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Russian film

Related: Russian cinema - Amos Vogel

from the book Film As a Subversive Art (1974) - Amos Vogel

To anyone acquainted with the Soviet cinema of the Stalin era -- 
a numbing succession of academic, conventional, "bourgeois" 
works reflecting the ossified ideological superstructure -- 
a return to the great Soviet masterpieces of the 1920s is 
the equivalent of a trip to another planet.  As in politics, the 
two periods are aesthetically and thematically poles apart. 

Never before had there existed a state-financed, nationalized cinema 
entirely devoted to subversion as was built in Russia after the October 
revolution.  The creation of a new conciousness, the destruction of 
reactionary values, the demolition of myths of state, church, and capital -- 
these objectives were to permeate the ideological superstructure of the 
proletarian state, its arts, its education.  And the cinema --- in Lenin's view,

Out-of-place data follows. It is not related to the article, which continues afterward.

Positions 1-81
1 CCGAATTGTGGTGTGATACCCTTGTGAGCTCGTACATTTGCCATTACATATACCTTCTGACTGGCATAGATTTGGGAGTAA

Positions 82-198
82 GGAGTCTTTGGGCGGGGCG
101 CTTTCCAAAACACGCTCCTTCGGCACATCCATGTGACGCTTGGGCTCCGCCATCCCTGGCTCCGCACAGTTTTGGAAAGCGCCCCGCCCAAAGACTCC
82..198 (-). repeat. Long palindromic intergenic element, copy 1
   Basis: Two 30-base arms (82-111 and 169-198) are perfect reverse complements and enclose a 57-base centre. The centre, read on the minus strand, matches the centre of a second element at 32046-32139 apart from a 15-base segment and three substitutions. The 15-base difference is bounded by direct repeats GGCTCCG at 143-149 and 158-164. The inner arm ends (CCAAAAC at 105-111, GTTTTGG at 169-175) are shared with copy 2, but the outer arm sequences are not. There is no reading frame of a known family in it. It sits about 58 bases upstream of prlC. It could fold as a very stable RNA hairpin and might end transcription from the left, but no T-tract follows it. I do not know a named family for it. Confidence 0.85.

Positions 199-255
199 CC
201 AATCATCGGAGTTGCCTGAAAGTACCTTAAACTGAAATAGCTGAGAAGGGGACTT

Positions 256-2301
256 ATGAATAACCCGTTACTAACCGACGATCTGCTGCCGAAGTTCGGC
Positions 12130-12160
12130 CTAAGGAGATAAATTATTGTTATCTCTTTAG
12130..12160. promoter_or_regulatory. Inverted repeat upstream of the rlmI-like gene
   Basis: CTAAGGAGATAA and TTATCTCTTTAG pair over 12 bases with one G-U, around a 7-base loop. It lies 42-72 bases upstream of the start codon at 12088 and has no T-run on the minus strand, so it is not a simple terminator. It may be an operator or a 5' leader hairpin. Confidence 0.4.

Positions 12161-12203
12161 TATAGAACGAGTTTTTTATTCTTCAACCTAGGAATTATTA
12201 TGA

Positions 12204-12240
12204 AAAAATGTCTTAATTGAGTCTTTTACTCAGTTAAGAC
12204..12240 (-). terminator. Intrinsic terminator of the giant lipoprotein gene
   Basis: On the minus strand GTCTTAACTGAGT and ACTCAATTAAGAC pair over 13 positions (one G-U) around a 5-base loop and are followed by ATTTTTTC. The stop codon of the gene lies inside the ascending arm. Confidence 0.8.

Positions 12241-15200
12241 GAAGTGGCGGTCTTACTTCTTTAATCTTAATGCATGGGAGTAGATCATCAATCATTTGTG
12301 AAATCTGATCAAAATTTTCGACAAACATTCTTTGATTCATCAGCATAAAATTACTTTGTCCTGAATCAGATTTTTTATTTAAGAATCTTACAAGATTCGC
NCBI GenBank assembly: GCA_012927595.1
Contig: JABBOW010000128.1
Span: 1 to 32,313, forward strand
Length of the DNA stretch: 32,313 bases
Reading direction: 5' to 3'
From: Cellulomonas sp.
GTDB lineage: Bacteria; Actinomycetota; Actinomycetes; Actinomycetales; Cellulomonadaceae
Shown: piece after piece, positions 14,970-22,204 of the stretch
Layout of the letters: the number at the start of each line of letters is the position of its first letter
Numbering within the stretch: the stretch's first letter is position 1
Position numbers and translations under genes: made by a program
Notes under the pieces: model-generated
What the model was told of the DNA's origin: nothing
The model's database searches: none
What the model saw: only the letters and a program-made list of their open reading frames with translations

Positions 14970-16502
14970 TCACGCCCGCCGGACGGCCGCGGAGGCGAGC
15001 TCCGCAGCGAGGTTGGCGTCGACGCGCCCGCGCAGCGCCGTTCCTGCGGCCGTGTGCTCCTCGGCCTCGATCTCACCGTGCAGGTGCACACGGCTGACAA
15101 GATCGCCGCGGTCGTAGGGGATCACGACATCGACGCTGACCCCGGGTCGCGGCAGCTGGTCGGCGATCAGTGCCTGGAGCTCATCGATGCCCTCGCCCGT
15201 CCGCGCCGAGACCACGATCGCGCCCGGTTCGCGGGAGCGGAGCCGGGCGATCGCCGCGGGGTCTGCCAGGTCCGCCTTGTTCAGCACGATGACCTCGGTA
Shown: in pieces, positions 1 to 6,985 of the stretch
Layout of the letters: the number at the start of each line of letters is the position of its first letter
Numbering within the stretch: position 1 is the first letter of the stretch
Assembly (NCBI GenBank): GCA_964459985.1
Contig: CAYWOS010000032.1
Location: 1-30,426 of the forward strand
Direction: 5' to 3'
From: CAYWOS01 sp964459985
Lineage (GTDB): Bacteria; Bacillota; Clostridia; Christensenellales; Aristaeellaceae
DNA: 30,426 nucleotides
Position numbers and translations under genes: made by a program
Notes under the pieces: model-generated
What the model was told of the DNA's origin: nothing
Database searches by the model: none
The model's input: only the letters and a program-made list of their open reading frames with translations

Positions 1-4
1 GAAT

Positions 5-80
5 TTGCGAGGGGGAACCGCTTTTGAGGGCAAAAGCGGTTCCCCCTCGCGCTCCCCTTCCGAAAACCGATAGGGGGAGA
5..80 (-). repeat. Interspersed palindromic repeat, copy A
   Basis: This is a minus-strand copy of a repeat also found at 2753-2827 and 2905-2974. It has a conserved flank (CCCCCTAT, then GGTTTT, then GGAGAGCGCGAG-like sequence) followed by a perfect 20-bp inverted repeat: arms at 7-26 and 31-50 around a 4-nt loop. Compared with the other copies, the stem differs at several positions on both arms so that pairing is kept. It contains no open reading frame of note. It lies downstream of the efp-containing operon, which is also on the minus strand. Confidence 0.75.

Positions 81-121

the most important of the arts -- was to assume a central role in the struggle; 
for it was the art form most accessible to the dispersed, illiterate masses. 

Several factors contributed to the unprecedented explosion of creative energy 
forever linked with the towering achievements of the early Soviet cinema. 
Among these were the profoundly liberating, innovative tendencies freed by 
the liquidation of the former regime, the exuberant hopes for the creation of a 
first society of equality and freedom, and the Lenin-Trotsky-Lunacharsky decision, 
despite their insistence on proletarian dictatorship, to permit freedom of expres- 
sion to the various artistic tendencies beginning to develop.  This was particu- 
larly significant, since Lenin's views on the arts were conservative and tinged 
by that same ascetic puritanism so often found in the revolutionary movement. 

from the book Film As a Subversive Art (1974) - Amos Vogel

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